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Hot Gardens Newsletter - Spring 2004

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Sweaty Plants. The sudden summer-like heat that has descended upon us in the last few days may have caught some of your new, young plants or transplants unprepared. Like humans, plants “sweat” in the heat. It’s called transpiration and consists of evaporation of water from the leaves. Young tender plants sweat more than older, “hardened” plants and often the young plants wilt and die – no matter how much you water them.

The problem is that young plants cannot absorb water from the soil fast enough to replace the water evaporating from their leaves. One solution that seems to work is to keep your young plants shaded until they mature. Sudden heat may also affect more mature plants, especially when they are putting out new growth.

Double the Damage. The "sweaty" plant problem is definitely made worse by the winds that sweep across the desert in Spring. Shading your young plants may not be enough. You may have to provide wind-shelter, too. The best solution may be to plant your most tender plants in the shelter of the block walls that are so common in desert garden.

Desert Gardening 101. In your gardening efforts this Spring, we hope you added a lot of organic material to the soil around your plants and in your flower/shrub borders. The one universal truth about desert gardening is that you must improve your soil by adding organic materials – as well as fertilizers containing chelated iron and sulfur – on a regular basis. By regular basis, we mean at least once a year. Ideally, do it twice a year in Spring and Fall. You can pour all the water you want on plants in the desert, but unless you improve the soil first, your garden will never achieve its beautiful potential.

Dry in Santa Barbara. Beautiful gardens are everywhere in Santa Barbara, but three deserve special attention. Several years ago after the very severe drought in Santa Barbara, their Parks Department converted a large part of the Alice Keck Park Memorial Garden to a low-water usage demonstration garden. It includes examples of flower borders and dry creek beds, as well as plants to use in dry shady areas.

Dry, shade is one of the most challenging environments for low-water usage gardens because plants that like shade usually like lots of water. Two plants they recommend for dry shade are the Kaffir Lily (Clivia Miniata) and the variegated Turf Lily, Liriope “Silver Dragon’. We can attest to the fact that variegated liriope does very well in the desert and have seen Clivia thriving in deep, dark shade. Note that the Clivia's leaves will burn in even the a moderate amount of sunlight.

Clivia minata in bloom

This shade-loving clump of Clivias is at its peak with clusters of brilliant orange flowers rising above strappy dark green leaves. Hybridizers have also produced yellow blooming Clivias.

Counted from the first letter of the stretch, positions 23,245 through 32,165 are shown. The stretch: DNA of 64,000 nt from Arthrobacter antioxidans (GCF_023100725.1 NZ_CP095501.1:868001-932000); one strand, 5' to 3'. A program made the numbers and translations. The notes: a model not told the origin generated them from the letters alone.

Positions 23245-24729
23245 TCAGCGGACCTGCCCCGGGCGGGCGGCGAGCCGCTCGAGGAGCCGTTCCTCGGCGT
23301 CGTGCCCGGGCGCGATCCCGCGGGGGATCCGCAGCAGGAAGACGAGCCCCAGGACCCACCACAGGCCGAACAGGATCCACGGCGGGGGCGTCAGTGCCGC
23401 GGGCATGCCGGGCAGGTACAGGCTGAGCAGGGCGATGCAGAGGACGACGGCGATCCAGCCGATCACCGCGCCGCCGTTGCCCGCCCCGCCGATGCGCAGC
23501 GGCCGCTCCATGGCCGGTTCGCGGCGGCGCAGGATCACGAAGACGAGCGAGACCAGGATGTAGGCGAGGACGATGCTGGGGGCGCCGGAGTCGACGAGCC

Happily, the Park Department includes a brochure and detailed plant list in a box near the southwest corner of the garden to aid visitors in plant identification and horticultural requirements of the plants. The Alice Keck Park Memorial Garden is appropriately located at Garden and Arrellaga streets in Santa Barbara and there are plenty of places to simply sit and enjoy the beauty of the garden.

As you make your way from the Alice Keck Park Memorial Garden to the Santa Barbara Botanic Garden, you will pass by the Santa Barbara Mission Rose Garden. It is definitely not low water usage, but the roses are especially beautiful at this time of year. If you are a rose lover, this garden is worth a stop.

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The route to the Santa Barbara Botanic Garden from the Mission Rose garden is well marked. Just follow the signs up Mission Canyon. This 78 acre botanic garden is devoted to native plants of all regions and ecosystems of California. Near the entrance, there is a small area devoted to plants of the Great Basin, Mojave, and Sonoran deserts.

santa barbara botanic garden meadow

Also near the entrance is a glorious “meadow” garden which blooms in April and May of each year.

 California poppies, Eschscholzia californica, – which do well in desert flower borders and re-seed themselves year after year – compete with native sunflowers, salvias and grasses to give visitors a view of a sea of color. A mile long trail through the Botanic Garden takes you from the desert through the meadow to the cool redwood grove then down an oak tree lined path and back to a low water usage demonstration garden. Along the way you will find many benches that allow you to simply sit and enjoy the peaceful environment. They offer guided tours daily at 2 p.m. and have a garden shop and wonderful book store. For more photos of the Santa Barbara Botanic Garden go here.

Go to our Newsletter for April 2005 or April-May 2006 


 
 
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